BioEnergy Research

, Volume 8, Issue 2, pp 471–481

Bioenergy Feedstocks at Low Risk for Invasion in the USA: a “White List” Approach

Authors

    • Energy Biosciences InstituteUniversity of Illinois
  • Doria R. Gordon
    • The Nature Conservancy, Department of BiologyUniversity of Florida
  • Aviva Glaser
    • National Wildlife Federation
  • Deah Lieurance
    • Center for Aquatic and Invasive PlantsUniversity of Florida/IFAS
  • S. Luke Flory
    • Agronomy DepartmentUniversity of Florida
Article

DOI: 10.1007/s12155-014-9503-z

Cite this article as:
Quinn, L.D., Gordon, D.R., Glaser, A. et al. Bioenerg. Res. (2015) 8: 471. doi:10.1007/s12155-014-9503-z

Abstract

Proposed introductions of non-native bioenergy feedstocks have resulted in disagreements among industry, regulators, and environmental groups over unintended consequences, including invasion. Attempting to ban or “black list” known or high probability invasive species creates roadblocks without offering clear alternatives to industry representatives wishing to choose low invasion risk feedstocks. Therefore, a “white list” approach may offer a proactive policy solution for federal and state agencies seeking to incentivize the cultivation of promising new feedstocks without increasing the probability of non-native plant invasions in natural systems. We assessed 120 potential bioenergy feedstock taxa using weed risk assessment tools and generated a white list of 25 non-native taxa and 24 native taxa of low invasion risk in the continental USA. The list contains feedstocks that can be grown across various geographic regions in the USA and converted to a wide variety of fuel types. Although the white list is not exhaustive and will change over time as new plants are developed for bioenergy, the list and the methods used to create it should be immediately useful for breeders, regulators, and industry representatives as they seek to find common ground in selecting feedstocks.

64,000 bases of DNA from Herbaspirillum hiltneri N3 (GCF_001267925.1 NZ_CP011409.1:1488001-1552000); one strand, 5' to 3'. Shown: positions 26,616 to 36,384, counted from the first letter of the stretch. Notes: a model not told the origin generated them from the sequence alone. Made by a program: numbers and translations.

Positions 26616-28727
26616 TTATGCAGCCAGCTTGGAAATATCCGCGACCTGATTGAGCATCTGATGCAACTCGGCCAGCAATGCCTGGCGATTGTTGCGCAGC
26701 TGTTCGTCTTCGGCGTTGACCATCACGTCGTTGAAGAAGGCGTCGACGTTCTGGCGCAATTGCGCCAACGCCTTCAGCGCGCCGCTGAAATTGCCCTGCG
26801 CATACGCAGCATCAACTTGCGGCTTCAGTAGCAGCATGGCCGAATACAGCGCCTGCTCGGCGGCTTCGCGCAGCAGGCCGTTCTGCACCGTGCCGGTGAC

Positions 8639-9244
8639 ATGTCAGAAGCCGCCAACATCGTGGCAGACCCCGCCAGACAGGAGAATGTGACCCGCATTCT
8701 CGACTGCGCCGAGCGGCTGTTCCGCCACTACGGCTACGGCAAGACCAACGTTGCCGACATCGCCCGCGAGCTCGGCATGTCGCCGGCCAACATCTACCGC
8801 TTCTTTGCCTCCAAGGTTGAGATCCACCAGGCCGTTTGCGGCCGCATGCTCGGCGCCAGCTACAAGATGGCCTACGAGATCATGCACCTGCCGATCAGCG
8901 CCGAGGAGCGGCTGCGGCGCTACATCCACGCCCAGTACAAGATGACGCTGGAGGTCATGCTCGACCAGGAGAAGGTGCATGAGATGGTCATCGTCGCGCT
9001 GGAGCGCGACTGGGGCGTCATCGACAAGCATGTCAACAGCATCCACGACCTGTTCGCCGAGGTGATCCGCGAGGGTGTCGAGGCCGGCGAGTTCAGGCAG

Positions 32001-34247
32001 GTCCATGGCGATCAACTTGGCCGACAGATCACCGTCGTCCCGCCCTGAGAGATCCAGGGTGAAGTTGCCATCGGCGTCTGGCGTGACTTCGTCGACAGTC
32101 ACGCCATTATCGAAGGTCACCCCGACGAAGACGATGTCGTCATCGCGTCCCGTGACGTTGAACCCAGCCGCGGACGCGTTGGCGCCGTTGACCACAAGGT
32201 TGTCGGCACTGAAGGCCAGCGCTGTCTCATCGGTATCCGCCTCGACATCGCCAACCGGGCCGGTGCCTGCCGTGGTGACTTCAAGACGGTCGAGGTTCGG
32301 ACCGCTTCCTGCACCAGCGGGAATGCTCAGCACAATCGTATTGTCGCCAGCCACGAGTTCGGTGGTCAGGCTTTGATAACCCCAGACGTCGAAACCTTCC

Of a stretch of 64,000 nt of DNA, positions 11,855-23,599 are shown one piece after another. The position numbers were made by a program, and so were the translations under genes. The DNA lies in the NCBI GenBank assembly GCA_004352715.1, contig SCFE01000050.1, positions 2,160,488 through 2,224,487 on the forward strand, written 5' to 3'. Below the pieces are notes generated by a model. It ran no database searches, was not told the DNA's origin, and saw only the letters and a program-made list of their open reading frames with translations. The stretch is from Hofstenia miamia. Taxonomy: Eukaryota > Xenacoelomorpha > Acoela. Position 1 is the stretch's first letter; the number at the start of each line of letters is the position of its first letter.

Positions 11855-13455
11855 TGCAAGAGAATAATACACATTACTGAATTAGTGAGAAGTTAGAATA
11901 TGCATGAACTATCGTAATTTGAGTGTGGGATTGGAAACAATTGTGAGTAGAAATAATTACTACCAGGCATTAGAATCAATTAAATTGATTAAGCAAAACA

Keywords

BiofuelEnergy cropInvasive plantWeed risk assessmentWhite list

Copyright information

© Springer Science+Business Media New York 2014